Human action recognition is a complex area of computer vision since static object characteristics, motion and time information have to be taken into account. Furthermore, actions are divided into human actions (walking, running, jogging), human-human interactions (handshaking, kissing, punching), human-object interactions (calling, writing, driving car) and group activities (football, soccer, group stealing). Due to environment variations such as moving backgrounds, different view points or occlusions the detection and classification of actions is even more difficult. Additionally, each actor has its own style of performing an action, leading to many variations in the subject's movement and a large intra-class variation.
A Random Forest consists of CART-like decision trees that are independently constructed on a bootstrap sample. Compared to other ensemble learning algorithms, i.e. boosting that build a flat tree structure of decision stumps, a Random Forest uses an ensemble of decision trees and is multi-class capable.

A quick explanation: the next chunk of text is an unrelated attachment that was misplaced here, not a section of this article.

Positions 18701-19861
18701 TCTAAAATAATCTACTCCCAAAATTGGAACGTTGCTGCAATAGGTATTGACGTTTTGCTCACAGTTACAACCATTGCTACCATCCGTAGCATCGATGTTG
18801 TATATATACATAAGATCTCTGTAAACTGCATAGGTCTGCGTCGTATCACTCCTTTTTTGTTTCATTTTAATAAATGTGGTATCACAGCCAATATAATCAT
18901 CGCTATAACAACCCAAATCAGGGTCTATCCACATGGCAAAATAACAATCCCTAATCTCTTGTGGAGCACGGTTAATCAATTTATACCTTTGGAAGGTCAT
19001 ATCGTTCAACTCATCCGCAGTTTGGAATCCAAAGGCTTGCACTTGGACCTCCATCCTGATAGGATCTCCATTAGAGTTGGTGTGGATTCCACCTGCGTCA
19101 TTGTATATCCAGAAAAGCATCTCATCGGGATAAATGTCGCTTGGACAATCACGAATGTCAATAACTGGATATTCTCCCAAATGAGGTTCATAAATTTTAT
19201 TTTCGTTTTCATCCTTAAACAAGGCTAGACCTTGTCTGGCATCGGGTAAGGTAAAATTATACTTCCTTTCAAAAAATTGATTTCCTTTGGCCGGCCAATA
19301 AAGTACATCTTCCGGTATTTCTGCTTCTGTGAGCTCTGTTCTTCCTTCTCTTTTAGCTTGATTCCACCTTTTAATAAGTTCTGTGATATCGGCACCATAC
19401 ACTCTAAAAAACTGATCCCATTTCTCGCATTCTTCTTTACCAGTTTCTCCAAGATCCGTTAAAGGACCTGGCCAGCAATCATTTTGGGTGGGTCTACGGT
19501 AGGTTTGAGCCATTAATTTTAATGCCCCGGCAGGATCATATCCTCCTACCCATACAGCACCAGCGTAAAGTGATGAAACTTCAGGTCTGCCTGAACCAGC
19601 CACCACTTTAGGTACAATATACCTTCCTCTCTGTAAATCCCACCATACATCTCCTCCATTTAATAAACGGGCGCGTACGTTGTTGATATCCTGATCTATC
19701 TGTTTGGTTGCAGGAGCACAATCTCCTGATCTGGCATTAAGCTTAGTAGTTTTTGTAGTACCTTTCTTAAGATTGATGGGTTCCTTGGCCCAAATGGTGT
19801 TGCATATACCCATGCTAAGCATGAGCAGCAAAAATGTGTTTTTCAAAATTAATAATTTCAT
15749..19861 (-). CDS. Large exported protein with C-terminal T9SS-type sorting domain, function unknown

A tree is grown using the following algorithm:
A completed classifier consists of several trees in which the class probabilities, estimated by majority voting, are used to calculate the sample's label.
UCF Sports dataset:
TNT Action Recognition using Motion Binary Patterns:
Acceleration-based with inertial sensor by http://www.xsens.com